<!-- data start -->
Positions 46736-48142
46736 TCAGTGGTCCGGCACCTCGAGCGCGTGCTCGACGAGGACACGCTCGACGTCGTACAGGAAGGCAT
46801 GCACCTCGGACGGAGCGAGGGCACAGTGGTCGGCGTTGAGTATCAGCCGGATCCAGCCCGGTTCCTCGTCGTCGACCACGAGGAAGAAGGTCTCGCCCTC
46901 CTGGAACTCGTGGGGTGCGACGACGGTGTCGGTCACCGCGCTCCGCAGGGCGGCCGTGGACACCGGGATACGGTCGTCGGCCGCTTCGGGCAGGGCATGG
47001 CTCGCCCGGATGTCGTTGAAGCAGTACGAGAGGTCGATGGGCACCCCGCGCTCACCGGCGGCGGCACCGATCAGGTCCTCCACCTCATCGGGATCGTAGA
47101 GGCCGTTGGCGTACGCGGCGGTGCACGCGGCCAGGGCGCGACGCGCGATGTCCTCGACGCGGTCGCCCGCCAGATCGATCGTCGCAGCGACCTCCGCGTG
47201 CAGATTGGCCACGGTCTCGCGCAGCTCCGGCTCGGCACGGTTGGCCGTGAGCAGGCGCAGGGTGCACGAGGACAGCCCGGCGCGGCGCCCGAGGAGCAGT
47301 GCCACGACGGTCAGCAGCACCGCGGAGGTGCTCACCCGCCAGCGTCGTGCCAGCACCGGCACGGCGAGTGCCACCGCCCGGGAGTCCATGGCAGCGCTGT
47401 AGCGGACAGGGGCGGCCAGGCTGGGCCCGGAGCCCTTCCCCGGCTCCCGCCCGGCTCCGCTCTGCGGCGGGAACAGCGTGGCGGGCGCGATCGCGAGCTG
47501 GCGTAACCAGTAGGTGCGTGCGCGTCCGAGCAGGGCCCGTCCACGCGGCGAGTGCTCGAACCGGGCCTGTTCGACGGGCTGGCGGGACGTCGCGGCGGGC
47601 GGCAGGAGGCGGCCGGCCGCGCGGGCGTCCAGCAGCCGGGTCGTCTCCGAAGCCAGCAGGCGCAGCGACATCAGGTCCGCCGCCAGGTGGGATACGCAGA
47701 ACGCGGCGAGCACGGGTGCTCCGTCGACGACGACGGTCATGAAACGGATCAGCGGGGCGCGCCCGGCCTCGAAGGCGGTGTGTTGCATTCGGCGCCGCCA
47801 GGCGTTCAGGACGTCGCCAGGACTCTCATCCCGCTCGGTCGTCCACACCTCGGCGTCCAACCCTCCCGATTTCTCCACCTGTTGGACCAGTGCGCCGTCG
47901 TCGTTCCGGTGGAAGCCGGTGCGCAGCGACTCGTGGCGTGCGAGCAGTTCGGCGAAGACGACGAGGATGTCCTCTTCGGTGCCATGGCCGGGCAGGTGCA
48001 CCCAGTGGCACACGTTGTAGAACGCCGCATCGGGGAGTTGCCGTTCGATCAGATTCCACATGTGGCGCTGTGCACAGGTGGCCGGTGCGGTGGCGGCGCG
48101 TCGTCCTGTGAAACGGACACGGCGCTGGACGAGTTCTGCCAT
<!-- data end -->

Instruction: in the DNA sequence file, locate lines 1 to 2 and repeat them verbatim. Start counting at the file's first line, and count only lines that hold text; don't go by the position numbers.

Positions 46736-48142
46736 TCAGTGGTCCGGCACCTCGAGCGCGTGCTCGACGAGGACACGCTCGACGTCGTACAGGAAGGCAT